Employee Stock Options Plans (ESOPs) and its different variants like Employees Stock Purchase Plans, Stock Appreciation Rights, Stock Awards, etc, have been used by employers to attract, retain and motivate employees. ESOPs have been popular primarily in the knowledge-based industries like information technology, biotechnology, etc. However, in the recent past, they have gained prominence even in traditional industries like manufacturing.
The tax law relating to the taxability of ESOPs has been changing and has evolved over a period of time from perquisite taxation to fringe benefit tax (FBT) and now back to perquisite taxation. It is important to understand the distinction between the event of taxability under the erstwhile FBT vis-à-vis the new perquisite rules as there is a significant difference between the two.
Fringe Benefit Tax (FBT)
Under the FBT regime, which was effective till March 31, 2009, the benefit arising to the employee under the stock option plan being the difference between the fair market value (FMV) of the ESOPs on the date the option vests with the employee and the amount actually paid by or recovered from the employee was considered to be the fringe benefit and was accordingly liable to tax.An option was available to the employer either to pay the FBT on its own or to recover the same from the employee, subject to the terms and conditions under the stock option agreement.
Under the perquisite rules, it is important to note that the trigger for taxability has shifted from the date when the option vests to the date when the option is exercised. Thus, effective April 1, 2009, the benefit arising to an employee being the difference between the fair market value on the date on which the option is exercised less the amount actually paid or recovered from the employee would be subject to tax as part of the salary income.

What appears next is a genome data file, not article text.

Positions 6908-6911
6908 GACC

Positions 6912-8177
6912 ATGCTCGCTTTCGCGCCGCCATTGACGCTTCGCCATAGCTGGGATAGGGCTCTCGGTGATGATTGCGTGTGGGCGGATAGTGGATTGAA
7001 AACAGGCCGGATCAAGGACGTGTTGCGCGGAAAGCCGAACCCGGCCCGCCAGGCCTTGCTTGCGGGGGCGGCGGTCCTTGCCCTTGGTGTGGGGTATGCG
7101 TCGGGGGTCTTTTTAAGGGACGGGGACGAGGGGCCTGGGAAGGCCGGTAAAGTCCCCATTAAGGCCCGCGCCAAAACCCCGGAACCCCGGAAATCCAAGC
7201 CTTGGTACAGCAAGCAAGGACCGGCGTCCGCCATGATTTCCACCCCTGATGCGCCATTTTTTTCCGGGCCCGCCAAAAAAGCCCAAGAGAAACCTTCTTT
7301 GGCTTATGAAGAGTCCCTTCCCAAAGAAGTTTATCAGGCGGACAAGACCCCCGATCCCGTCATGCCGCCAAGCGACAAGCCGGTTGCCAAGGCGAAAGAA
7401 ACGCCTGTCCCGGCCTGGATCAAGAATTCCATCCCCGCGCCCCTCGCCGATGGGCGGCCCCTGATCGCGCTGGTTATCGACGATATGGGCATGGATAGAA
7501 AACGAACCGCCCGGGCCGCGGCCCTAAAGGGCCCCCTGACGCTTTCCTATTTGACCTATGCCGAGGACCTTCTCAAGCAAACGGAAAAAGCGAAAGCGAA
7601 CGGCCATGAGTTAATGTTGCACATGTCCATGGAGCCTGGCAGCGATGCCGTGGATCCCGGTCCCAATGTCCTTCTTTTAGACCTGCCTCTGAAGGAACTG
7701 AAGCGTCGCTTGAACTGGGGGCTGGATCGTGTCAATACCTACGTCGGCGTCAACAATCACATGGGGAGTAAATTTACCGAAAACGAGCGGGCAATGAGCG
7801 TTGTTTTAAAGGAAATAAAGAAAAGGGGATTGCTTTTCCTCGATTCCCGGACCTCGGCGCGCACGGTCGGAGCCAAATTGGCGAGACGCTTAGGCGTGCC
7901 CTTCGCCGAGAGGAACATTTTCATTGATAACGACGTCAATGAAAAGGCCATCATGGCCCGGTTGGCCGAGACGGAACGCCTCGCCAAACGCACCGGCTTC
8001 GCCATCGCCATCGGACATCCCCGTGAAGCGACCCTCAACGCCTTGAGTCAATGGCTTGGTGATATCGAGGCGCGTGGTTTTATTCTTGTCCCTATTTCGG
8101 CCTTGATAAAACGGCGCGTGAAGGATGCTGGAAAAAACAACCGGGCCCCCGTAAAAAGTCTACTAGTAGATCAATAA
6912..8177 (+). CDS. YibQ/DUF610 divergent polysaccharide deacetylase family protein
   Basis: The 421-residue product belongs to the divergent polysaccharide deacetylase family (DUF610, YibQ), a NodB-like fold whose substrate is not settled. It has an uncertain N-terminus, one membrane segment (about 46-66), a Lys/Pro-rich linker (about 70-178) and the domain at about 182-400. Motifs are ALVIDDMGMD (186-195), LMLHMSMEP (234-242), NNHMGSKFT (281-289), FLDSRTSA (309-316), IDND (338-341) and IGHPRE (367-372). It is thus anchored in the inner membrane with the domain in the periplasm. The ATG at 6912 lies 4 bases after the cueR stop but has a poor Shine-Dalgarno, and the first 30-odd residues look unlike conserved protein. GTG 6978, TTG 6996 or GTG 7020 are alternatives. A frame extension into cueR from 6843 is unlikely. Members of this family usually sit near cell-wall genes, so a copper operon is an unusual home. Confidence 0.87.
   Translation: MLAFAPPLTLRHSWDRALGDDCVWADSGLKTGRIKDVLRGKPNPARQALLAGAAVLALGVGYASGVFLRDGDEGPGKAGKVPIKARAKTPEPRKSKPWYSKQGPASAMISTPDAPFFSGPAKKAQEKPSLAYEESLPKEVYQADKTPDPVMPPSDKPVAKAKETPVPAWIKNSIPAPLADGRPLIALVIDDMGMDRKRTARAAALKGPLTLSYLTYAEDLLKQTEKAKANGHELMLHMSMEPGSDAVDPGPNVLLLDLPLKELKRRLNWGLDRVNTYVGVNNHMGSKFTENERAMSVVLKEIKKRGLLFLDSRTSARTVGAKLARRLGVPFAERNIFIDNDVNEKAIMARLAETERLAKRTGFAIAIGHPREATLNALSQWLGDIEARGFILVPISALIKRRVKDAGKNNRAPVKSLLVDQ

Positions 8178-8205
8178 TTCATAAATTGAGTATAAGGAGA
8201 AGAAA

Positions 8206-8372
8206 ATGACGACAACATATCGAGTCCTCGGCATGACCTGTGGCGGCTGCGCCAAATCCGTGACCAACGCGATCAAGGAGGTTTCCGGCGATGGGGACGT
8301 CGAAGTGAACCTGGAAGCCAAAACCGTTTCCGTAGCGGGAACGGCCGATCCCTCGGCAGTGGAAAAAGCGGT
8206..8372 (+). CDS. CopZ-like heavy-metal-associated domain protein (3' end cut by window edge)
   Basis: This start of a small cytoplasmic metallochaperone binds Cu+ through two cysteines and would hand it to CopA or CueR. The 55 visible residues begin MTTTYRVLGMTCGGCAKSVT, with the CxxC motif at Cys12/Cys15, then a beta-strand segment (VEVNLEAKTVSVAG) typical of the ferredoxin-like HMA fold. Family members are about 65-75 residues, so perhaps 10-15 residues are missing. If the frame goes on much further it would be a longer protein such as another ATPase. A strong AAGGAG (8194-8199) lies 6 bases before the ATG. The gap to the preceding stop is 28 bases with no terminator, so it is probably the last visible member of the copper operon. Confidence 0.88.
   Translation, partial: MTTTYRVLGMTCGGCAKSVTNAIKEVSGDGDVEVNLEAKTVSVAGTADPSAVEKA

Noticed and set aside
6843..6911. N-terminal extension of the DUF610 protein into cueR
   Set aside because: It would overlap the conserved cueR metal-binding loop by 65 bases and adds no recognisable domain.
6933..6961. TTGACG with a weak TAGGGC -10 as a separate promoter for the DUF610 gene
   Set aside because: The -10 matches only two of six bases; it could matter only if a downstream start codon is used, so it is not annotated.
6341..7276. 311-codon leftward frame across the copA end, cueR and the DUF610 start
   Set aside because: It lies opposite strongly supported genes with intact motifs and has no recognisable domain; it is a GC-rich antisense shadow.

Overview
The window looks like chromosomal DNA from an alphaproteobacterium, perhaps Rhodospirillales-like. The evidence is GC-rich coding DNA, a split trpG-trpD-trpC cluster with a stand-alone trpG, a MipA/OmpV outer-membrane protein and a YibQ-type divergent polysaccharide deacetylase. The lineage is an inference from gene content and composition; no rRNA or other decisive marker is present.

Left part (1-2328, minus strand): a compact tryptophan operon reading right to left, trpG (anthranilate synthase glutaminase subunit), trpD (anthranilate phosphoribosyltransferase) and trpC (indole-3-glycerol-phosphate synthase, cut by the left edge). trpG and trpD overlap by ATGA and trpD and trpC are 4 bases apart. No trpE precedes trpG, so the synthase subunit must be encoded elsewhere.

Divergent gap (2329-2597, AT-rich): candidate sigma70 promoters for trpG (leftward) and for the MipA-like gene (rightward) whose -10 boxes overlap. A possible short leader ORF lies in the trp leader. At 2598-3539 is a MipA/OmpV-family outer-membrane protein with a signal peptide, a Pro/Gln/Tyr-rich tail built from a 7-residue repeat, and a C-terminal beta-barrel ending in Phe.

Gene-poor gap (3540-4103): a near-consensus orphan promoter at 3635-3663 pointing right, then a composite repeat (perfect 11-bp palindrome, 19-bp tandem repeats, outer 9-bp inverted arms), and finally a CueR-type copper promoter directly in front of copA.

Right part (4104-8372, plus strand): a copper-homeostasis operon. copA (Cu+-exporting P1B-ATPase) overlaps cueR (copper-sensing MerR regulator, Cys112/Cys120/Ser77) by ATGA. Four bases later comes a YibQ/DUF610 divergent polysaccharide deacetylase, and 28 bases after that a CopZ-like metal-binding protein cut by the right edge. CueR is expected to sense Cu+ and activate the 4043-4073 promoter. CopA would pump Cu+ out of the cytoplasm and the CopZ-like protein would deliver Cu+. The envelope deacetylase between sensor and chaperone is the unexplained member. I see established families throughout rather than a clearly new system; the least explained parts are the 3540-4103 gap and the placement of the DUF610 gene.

Thus, an employer is required to compute the benefit under the stock options, include the same as part of the salary income and accordingly withhold the tax on the same from the employee.
Fair Market Value (FMV)
In case the shares of a company are listed on a recognised stock exchange, the FMV is to be determined as the average of the opening price and the closing price of the share on that date. In case the shares are not listed on the recognised stock exchange, the FMV is to be determined by a merchant banker as specified under the perquisite rules.
The next event of taxability under the stock options would arise in the event of sale/transfer of shares. The difference between the sales consideration and the fair market value on the date of exercise would be treated as capital gains and subject to capital gains tax. The capital gains could be long-term or short-term, depending upon the period of holding of such shares/securities.
Certain open issues
It is possible that on the date of exercise, the employee may not have sufficient cash with him to pay the tax liability. However, as the employer is under an obligation to withhold tax, the same may be done either by withholding the amount from the salary income or by disposing off the specified number of shares to meet the tax liability, subject to the terms and conditions under the plan.
Further, certain clarifications were provided under the FBT regime in respect of taxability of the benefit arising under ESOPs in case of employees who have worked in India and overseas. Similar clarifications should be provided under the perquisite taxation rules as there are still lots of areas which require clarification, especially in case of individuals whose residential status is non-resident/not ordinarily resident and who have worked overseas during the period of the ESOP.
By Vikas Vasal Executive Director, KPMG.
(Republished With Amendments)